Today I spent my day packing for another trip. I am heading off to Borneo and Sumatra in Indonesia to photograph one of the most wonderful animals that I have ever met – the wild orangutan. In Malay, orangutan means  “man or person of the forest”. There are two species of orangutan, the Sumatran orangutan (Pongo abelii) and the Bornean orangutan (Pongo pygmaeus). While both have shaggy reddish fur, Sumatran orangutans have longer facial hair and are slightly darker in color. Scientists believe that the Sumatran orangutans have closer social bonds than their Bornean cousins. Bornean orangutans are more likely to descend from the trees to move around on the ground. While both are endangered, the Sumatran orangutan is on the IUCN’s critically endangered red list.

Photographer Jami Tarris holding up umbrella during tropical rain storm, Tanjung Puting National Park, East Kalimantan, Borneo, Indonesia, endangered species, threatened through loss of habitat

Photographer Jami Tarris protecting her camera gear during tropical rain storm, Tanjung Puting National Park, East Kalimantan, Borneo, Indonesia: endangered species threatened through loss of habitat. ©Theo Allofs

Many Americans don’t know that around 100,000 fires have been burning rainforests in Borneo and Sumatra since July. Schools were closed and more than 6,000 people suffered from acute respiratory infections.  The fires were intentionally set by palm oil plantations to clear areas away in order to plant more palms. Due to lack of rains, the fires have been burning out of control for months destroying precious habitat of the orangutans and other animals. Much of the forested areas in Indonesia and Malaysia are on tropical peat soil which is so carbon-rich that it burns forever once it starts going. Lack of rain and intentional draining of the peatlands by the palm plantations has contributed to these fires. Peat soil stores enormous amounts of carbon. Clearing and draining these swampy peatlands leads to heat-trapping emissions for years. The recent fires have torched the peatlands and have emitted about 1.4 billion metric tons of carbon dioxide equivalents.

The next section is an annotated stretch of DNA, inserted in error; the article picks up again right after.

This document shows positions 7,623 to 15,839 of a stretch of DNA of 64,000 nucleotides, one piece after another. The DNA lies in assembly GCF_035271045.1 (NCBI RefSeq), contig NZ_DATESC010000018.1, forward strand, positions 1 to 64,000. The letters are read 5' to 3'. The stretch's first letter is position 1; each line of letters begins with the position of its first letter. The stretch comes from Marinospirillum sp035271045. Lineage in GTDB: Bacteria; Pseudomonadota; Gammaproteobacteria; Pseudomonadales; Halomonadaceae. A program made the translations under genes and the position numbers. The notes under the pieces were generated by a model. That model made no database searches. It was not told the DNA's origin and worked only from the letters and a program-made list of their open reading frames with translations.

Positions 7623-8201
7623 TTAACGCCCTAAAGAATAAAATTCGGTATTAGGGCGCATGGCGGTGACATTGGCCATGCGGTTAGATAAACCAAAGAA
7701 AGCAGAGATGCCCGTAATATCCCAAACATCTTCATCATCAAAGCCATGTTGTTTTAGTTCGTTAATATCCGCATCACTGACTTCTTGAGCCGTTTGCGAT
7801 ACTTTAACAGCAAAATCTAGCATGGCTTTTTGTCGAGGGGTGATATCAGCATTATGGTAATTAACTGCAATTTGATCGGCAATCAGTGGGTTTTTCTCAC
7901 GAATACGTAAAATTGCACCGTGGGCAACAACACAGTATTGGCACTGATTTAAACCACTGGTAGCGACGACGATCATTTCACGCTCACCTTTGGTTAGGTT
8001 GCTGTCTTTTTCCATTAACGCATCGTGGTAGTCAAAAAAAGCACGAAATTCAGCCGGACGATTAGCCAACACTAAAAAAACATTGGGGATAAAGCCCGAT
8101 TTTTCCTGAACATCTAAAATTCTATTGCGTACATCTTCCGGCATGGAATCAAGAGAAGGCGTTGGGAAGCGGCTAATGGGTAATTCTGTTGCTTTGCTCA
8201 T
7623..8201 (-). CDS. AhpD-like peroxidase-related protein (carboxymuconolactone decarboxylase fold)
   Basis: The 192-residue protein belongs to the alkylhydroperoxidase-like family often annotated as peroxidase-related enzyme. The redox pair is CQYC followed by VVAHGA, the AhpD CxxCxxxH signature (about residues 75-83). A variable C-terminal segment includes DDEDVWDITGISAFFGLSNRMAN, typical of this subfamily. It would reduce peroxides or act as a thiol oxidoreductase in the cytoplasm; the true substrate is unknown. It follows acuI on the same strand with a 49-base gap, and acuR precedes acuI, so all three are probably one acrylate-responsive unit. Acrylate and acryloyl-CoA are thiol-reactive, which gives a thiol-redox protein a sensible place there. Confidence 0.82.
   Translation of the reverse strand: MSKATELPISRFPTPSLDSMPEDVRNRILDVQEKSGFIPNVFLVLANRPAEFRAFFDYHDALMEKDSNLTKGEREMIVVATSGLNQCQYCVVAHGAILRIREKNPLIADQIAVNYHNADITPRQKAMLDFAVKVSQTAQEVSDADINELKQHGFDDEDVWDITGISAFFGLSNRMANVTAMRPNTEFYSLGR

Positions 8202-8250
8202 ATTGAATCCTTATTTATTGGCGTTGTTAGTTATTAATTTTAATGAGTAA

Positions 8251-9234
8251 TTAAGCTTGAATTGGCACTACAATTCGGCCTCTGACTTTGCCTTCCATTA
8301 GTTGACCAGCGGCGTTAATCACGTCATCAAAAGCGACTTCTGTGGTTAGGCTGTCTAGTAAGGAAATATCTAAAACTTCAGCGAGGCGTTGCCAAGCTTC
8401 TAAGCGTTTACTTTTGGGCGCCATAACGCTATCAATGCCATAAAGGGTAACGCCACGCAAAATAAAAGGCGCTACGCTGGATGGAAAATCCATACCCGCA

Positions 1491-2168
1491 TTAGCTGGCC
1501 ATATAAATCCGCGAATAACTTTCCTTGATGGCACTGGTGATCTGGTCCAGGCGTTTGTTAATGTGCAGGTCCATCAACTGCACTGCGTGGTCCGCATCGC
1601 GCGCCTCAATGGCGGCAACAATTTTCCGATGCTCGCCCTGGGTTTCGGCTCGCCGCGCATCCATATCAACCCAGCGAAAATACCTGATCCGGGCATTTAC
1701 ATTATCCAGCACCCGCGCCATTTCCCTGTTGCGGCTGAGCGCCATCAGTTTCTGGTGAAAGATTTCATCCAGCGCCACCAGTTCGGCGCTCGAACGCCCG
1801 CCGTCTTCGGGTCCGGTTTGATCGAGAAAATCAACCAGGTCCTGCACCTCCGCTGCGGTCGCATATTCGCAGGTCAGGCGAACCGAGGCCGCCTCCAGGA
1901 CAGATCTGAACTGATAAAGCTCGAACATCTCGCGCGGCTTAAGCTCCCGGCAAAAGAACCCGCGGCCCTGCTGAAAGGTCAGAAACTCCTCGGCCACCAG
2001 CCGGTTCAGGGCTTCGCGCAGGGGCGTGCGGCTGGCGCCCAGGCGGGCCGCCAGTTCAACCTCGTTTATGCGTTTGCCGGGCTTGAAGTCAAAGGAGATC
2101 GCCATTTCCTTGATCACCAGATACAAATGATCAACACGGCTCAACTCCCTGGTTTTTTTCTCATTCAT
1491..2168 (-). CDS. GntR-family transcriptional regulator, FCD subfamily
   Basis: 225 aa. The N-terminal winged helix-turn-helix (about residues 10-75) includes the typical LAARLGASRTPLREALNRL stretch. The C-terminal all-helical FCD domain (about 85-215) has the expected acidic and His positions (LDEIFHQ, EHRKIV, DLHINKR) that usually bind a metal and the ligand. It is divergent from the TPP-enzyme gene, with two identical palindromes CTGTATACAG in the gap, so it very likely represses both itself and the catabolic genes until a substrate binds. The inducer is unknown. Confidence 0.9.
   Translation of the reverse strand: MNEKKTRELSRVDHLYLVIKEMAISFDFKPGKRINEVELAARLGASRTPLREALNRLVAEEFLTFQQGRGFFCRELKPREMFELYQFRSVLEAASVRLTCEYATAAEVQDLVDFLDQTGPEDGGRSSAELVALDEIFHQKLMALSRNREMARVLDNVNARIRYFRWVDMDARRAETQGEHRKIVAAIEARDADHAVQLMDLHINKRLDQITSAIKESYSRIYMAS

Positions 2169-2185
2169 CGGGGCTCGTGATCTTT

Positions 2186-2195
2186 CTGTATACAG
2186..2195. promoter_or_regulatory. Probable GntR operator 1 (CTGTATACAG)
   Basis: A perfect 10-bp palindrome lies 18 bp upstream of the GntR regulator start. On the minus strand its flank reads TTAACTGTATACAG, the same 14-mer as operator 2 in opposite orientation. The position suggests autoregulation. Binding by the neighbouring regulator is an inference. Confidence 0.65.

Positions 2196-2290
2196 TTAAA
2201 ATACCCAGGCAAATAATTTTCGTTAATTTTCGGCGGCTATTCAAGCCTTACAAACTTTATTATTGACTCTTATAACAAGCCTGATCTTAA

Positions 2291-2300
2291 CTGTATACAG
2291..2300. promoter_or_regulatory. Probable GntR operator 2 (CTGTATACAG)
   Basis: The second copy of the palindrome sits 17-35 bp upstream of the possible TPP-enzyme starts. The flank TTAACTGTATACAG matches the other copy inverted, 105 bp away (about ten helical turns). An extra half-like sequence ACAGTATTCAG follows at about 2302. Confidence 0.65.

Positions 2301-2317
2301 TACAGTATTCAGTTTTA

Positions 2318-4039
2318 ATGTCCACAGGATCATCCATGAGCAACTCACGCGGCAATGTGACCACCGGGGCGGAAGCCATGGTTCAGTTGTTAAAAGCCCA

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Conservationists say the situation for Orangutans is dire and deteriorating by the day. Photograph: Rosa Panggabean/Antara Foto/Reuters

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International Animal Rescue and the Agency of Conservation of Natural Resources of Ketapang rescue of a female orangutan and her infant from forest fires in Ketapang, West Borneo.
Palm oil is cheap. It is used in thousands of products that people use every day, from baked goods, to cosmetics to household cleaning products.  There is a huge demand for this product. Indonesia and Malaysia, who have large tropical forests, are the dominant producers of palm oil in the world today. Many animals are being driven toward extinction as their natural habitat is being converted into massive oil palm plantations. The orangutan, the Sumatran tiger, rhino, elephant, sun bear are just a few species that live in Borneo and Sumatra.

And, I am sorry for the gloomy blog – I will lighten it up in my next blog, I promise.  I just need to get this story out to everyone. It weighs so heavy on my heart. These orangutans are precious. There are various studies about this great ape that say that we humans share somewhere between 96% and 98% of the same DNA. We cannot risk losing them….

Last comment: Please look on labels of products that you buy for palm oil. We can all make a difference…..thanks everyone!

Jami Tarris

5 replies
  1. Focus Expeditions
    Focus Expeditions says:

    Really nice blog Jami. It’s just so hard to get the world in general about what is happeni8ng out of sight and out of mind. Good luck on your trip. Images can change our perceptions. It’s over to you now!

  2. wayne Woodward
    wayne Woodward says:

    This situation is so very disturbing Jami – so much about it saddens and concerns me greatly. Your past images of the orangutans show such an emotional connection. Lets hope more and more people see the work and are moved to act.

  3. Jill
    Jill says:

    It is still so hard to believe these horrendous practices continue and just how many products contain palm oil. Frighting . Thank you for sharing this information.
    Jill

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